Bird song (32) – Golden Plover

Golden Plover. Photo: Tim Melling

The Golden Plover has a wonderfully evocative song – only really heard in the UK on moorland areas up in the hills. The sound of it takes me right back to places like the Durham Moors and the Flow Country of northern Scotland. Golden Plovers will be singing in both those places today – I wish I were standing with heather beneath my boots listening to them.

Here’s one from Norway:

…and another from Iceland:

…and one from Lewis, UK:

Amazingly evocative, don’t you agree?


3 Replies to “Bird song (32) – Golden Plover”

  1. These birdsong blogs are nostalgia-tastic. In my early teens, and probably pre-teens I would wander over those very moors in nort west Durham bordering on the Allendale moors in Northumberland. Lying in the warm heather listening to the squeak of golden plover and later in the year the hum of bees. Just watching the clouds drift by.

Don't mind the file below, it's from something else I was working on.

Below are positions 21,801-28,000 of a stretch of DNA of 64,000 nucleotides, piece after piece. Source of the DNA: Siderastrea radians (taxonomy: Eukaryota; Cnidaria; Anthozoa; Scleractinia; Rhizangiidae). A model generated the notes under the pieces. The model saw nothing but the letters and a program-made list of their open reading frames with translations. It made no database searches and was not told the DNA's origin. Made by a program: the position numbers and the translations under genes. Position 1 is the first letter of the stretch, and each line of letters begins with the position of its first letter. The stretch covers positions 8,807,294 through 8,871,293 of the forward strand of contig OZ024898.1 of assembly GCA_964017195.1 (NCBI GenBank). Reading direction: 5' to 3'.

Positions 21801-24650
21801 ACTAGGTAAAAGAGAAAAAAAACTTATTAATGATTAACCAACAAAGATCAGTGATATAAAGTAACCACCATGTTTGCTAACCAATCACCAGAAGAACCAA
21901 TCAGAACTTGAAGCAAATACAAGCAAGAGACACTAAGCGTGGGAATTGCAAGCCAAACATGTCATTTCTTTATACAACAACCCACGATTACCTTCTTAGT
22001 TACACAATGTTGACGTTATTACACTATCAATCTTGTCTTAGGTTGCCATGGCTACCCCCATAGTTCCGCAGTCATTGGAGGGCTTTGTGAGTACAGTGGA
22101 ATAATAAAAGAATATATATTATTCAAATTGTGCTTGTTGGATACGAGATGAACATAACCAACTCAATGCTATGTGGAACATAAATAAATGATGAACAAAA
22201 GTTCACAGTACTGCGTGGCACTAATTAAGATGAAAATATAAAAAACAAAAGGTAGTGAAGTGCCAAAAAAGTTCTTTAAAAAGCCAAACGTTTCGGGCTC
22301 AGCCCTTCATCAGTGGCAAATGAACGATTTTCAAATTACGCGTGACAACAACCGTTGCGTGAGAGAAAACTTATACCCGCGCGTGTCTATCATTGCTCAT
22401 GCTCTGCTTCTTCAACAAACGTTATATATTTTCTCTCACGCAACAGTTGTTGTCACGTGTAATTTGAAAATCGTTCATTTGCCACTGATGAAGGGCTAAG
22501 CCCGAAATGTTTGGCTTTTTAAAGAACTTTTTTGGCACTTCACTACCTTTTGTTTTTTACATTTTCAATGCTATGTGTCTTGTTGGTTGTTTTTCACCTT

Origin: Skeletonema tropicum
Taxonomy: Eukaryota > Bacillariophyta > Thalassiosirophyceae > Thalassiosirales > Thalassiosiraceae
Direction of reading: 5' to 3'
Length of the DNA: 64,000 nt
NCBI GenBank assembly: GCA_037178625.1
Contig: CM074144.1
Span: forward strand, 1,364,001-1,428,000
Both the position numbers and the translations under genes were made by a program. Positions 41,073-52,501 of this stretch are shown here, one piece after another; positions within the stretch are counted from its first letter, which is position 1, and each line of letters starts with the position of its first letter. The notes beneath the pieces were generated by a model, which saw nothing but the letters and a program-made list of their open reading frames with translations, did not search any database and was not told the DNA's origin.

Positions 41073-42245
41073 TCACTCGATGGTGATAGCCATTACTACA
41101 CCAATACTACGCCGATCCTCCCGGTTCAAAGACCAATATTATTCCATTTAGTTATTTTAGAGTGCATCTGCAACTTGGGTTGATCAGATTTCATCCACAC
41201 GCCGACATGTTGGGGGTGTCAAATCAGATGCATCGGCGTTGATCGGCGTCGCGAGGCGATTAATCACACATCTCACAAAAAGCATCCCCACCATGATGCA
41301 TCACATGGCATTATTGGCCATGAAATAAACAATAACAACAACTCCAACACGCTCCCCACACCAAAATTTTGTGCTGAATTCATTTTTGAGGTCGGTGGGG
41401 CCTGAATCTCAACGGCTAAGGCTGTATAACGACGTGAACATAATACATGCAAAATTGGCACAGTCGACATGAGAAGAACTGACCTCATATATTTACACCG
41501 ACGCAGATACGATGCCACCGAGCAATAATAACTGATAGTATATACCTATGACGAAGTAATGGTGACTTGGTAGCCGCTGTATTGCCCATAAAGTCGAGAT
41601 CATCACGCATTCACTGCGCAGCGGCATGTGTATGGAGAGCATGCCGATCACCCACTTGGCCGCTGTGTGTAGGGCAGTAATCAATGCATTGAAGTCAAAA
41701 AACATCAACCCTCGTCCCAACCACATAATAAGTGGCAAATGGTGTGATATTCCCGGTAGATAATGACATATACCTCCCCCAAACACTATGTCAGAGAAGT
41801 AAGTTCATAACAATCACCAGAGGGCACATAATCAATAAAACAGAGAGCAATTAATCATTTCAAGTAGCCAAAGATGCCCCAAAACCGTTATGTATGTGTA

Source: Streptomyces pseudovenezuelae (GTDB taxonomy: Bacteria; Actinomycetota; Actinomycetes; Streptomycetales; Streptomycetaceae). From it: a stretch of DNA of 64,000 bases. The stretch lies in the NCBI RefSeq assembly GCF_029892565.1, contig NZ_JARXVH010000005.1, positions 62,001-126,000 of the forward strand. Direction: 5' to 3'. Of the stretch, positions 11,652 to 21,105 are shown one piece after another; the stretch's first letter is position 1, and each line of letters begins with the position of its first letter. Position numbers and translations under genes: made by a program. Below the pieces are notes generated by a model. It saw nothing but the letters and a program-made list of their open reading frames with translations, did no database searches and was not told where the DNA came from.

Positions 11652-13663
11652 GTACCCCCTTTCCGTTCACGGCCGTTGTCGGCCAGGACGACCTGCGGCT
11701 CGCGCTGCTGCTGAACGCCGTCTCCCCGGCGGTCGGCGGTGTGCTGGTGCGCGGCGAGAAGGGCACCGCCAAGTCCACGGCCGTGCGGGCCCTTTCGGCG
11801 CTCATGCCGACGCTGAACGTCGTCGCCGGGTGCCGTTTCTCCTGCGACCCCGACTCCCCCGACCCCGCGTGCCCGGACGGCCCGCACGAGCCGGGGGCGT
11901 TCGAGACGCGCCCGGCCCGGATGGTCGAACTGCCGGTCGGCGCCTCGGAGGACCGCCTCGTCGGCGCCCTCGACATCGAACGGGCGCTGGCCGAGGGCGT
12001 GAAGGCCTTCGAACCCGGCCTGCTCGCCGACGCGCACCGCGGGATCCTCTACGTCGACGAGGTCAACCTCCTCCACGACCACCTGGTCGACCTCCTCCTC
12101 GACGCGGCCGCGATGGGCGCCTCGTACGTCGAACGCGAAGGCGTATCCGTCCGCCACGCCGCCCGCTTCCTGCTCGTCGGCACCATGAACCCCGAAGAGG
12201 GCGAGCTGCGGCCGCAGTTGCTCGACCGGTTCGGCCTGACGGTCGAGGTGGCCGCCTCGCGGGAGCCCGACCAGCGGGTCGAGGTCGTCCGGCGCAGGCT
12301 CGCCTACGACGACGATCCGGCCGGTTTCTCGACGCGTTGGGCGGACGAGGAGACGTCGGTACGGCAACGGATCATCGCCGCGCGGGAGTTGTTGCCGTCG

The hay meadows a d rush pasture of the moorland margin fields were stuffed withe snipe, curlew and peewits and as children we loved to see the fluffy bundles of their chicks running around under watchful parent birds.

    Thanks for re-kindling those memories.

    Only raptors I ever saw were kestrels.

    I knew no better then. Even the bird books said buzzards were confined to a western distribution. Ha!

  2. I think all birds have their own charm even Linnets (saw my first of the year this week) The song flight of a Golden Plover is special, in part because Summer plumage Goldies are special. The song when heard never fails to get me to search the sky for the singer, it carries a long way and he can be hard to find. Evocative of days spent on damp moor tops or above the heather line on some special hills in the Dales or Bowland when and where Golden Plover densities were high up to 16 prs per sq km. Stunning plumage, eggs better marked than Lapwing and chicks in a down version of their parents, at a premium to find and ring. Everything about this bird on the breeding grounds is special, yes Curlew song is better, Dunlin are an even greater challenge to find nests or chicks of but the only wader that beats breeding Goldies in the UK is for me Dotterel.

  3. The mournful piping of a Golden Plover, can sometimes be the only sound late in the evening, as you cross the lower ground after a day searching for Dotterel.

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